Likewise, the next time Australia has to play on a foreign pitch that may not suit their strengths, they still need to not only learn to cope and excel in these conditions, but also need to stop describing these pitches with loaded terms such as "doctored, poor, bad, home-advantage" etc. If it turns on the first day, that's no different from it continuing to bounce and seam on the fifth day. That's the beauty of cricket. I do not understand why any pitch that doesn't bounce or seam or carry through to the keeper is necessarily a poor one. Home teams are entitled to produce pitches that suit their strengths and it is upto the visitors to prepare adequately, make the right selections and then execute those skills. Australia did it against the West Indians in Sydney in the 1980s when they were clearly not going to compete with their fast bowling arsenal. Moderate spinners like Bob Holland, Murray Bennett and Allan Border filled their boots on these pitches and there was no talk of it being unfair. It was their only hope of beating the West Indians in that era. No excuses.
If we look at the recent Perth Test vs India - 701 runs scored, the game finished just after lunch on the third day and no one scored a century in the last innings. India could not score at even 3 runs-per-over, but the pitch was good enough for Australia to score at 4.83, with David Warner making more in one innings than India did in either of their two innings. Good pitch. No excuses.
Let's think back a few months to the first Test at Galle when Australia and Sri Lanka met. There was widespread criticism of the pitch but Australia still won the Test because they played better cricket. A total of 841 runs scored and it finished well into the fourth day. The pitch was good enough for Mahela Jayawardene to score a century in the last innings. No excuses.
A few years earlier, Australians were much aggrieved with the pitch at The Oval for the final Ashes Test of that series. A total 1213 runs were scored on that allegedly dreadful pitch at a run rate of over 3 per over, it went deep into the fourth day and Michael Hussey scored 121 in the last innings. No excuses? I remember hearing the bleating from 10, 000 miles away. If the pitch was that much of a dustbowl, why did they not select Nathan Hauritz? Whose fault was it that they went into it with a four-pronged pace attack, despite having Shane Watson in the team as an extra seamer.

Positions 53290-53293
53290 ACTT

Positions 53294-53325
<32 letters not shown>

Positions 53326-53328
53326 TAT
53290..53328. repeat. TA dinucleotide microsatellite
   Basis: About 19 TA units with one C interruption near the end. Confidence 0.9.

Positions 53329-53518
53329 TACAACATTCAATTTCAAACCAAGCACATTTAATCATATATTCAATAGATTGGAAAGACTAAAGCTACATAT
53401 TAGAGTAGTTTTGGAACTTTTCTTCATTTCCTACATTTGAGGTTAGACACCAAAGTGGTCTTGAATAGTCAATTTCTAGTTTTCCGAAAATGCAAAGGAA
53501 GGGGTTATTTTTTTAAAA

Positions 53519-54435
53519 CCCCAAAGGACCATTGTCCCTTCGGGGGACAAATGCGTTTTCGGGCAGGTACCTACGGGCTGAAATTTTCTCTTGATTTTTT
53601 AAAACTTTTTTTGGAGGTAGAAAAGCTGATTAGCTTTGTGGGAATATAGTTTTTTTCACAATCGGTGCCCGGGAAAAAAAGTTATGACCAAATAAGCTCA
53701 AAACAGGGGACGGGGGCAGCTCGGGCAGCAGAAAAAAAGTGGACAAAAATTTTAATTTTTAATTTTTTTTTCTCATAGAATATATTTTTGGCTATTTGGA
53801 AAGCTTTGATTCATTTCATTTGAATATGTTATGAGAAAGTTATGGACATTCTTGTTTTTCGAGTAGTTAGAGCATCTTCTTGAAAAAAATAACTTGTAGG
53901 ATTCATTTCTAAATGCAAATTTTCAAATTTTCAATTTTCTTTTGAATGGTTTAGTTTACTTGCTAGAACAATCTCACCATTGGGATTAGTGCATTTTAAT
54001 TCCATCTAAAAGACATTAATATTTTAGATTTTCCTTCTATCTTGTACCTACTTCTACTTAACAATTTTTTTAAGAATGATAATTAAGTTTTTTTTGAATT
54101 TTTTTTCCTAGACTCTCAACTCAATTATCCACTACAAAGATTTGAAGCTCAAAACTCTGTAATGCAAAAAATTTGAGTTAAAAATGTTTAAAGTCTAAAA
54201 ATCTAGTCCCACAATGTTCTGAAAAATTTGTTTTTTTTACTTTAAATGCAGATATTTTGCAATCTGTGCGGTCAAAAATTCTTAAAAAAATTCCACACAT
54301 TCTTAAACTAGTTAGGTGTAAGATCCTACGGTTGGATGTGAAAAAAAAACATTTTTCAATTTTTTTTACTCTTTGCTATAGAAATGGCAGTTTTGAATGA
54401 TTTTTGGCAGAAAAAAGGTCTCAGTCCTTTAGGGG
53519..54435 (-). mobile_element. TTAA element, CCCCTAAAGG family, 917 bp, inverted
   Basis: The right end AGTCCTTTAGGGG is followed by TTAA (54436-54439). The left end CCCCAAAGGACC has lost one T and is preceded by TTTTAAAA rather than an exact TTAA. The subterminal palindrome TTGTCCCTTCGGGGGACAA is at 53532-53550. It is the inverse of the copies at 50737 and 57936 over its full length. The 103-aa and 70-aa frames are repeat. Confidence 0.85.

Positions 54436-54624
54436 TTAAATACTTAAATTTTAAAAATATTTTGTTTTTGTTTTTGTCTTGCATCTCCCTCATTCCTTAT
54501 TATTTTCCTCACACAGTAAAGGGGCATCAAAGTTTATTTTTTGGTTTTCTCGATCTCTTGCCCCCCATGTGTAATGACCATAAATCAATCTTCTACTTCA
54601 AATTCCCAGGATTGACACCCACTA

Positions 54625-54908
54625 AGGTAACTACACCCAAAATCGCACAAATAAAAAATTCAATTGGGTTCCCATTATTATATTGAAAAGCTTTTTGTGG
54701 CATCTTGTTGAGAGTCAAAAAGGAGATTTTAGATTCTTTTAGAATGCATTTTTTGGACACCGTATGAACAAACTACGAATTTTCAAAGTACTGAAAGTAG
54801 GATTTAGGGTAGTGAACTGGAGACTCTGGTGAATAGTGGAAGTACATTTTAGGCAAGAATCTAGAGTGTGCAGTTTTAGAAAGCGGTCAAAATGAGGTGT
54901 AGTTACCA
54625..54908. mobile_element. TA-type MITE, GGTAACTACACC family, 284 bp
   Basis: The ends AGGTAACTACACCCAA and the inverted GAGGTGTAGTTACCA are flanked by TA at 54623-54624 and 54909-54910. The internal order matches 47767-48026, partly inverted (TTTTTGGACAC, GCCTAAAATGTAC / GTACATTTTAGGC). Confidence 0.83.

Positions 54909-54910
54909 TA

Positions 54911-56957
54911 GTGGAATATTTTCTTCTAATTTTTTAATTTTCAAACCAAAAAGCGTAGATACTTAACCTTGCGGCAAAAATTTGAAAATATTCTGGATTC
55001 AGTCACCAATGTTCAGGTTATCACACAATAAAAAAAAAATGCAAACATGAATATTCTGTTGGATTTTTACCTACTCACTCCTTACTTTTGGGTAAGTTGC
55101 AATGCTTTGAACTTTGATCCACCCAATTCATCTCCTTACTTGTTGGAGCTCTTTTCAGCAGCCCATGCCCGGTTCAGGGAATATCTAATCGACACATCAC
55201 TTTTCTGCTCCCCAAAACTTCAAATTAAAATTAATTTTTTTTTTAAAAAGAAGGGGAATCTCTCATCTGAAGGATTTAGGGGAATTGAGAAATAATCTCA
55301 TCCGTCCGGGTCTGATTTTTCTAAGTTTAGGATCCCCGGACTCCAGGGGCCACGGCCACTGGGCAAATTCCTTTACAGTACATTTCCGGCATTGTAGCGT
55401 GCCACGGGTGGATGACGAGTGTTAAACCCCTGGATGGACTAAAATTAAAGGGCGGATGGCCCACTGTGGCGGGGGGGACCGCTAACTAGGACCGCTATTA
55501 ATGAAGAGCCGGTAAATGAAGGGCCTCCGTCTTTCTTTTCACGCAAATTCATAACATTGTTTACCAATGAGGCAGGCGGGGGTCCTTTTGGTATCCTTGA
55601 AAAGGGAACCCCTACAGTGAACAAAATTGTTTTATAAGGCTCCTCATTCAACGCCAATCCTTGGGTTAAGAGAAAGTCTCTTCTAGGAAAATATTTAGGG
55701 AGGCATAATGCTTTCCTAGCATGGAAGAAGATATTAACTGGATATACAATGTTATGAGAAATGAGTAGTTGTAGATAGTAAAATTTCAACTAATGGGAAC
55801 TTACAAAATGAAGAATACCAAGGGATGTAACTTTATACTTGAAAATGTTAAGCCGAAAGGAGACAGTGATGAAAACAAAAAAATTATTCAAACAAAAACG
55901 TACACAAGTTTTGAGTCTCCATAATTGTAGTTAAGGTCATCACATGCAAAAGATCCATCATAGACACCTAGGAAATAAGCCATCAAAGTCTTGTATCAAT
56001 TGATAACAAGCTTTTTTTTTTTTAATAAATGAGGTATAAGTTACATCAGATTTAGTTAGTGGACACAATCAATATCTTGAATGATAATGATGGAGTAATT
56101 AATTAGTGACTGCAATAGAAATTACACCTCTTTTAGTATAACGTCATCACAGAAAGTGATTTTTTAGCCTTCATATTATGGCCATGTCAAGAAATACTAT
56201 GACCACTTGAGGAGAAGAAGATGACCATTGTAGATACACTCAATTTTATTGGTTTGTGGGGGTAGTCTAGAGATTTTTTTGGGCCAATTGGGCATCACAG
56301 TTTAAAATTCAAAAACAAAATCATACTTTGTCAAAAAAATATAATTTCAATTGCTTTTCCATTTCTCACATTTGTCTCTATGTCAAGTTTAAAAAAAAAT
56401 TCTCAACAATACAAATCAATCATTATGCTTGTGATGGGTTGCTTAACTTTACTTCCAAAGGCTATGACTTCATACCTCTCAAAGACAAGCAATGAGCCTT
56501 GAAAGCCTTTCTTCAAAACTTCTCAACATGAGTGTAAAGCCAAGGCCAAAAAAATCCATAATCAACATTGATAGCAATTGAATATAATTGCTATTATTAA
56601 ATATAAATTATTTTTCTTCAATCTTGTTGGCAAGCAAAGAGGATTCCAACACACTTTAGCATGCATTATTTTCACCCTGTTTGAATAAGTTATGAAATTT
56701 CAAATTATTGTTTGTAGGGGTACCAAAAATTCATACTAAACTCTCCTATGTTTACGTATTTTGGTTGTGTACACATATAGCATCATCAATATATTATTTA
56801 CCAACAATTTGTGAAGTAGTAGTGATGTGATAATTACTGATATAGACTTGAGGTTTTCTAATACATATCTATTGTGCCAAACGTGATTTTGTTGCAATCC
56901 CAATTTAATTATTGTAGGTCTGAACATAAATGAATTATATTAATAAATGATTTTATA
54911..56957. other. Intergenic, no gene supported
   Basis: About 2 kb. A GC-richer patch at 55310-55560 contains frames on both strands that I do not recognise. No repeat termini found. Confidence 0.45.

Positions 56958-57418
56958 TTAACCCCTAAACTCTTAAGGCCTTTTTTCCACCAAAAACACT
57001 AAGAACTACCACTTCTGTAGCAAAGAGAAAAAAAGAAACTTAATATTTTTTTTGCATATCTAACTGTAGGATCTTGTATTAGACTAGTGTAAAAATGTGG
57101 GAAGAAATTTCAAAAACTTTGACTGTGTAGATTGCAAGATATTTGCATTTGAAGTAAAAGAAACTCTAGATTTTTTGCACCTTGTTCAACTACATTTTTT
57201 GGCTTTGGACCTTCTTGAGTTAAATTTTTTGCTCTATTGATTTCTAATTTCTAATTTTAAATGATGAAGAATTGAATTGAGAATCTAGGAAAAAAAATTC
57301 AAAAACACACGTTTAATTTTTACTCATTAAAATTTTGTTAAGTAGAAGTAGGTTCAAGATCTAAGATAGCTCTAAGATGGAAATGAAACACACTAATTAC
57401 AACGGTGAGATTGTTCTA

I'm all for fast bouncy pitches in Australia when we face a team that is traditionally weak in that department. I'm all for spinning tracks when Australia face teams who are brim to overflowing with fast bowlers (West Indies in Sydney in the 1980s). I'm all for home teams preparing pitches that suit their strengths and opposition teams who have to learn to cope. But don't tell me that a pitch that only produced 701 runs and finished before the halfway mark is a good pitch because Australia happened to win whereas another pitch in another country where 1213 runs were scored and finished late on the fourth day with a superb Hussey century was a poor one. Good pitches come in all colours - they're not just good pitches because we win on them. No excuses.
Michael Jeh is an Oxford Blue who played first-class cricket, and a Playing Member of the MCC. He lives in BrisbaneFeeds: Michael Jeh
© ESPN Sports Media Ltd.
|Comments have now been closed for this article
Born in Colombo, educated at Oxford and now living in Brisbane, Michael Jeh (Fox) is a cricket lover with a global perspective on the game. An Oxford Blue who played first-class cricket, he is a Playing Member of the MCC and still plays grade cricket. Michael now works closely with elite athletes, and is passionate about youth intervention programmes. He still chases his boyhood dream of running a wildlife safari operation called Barefoot in Africa.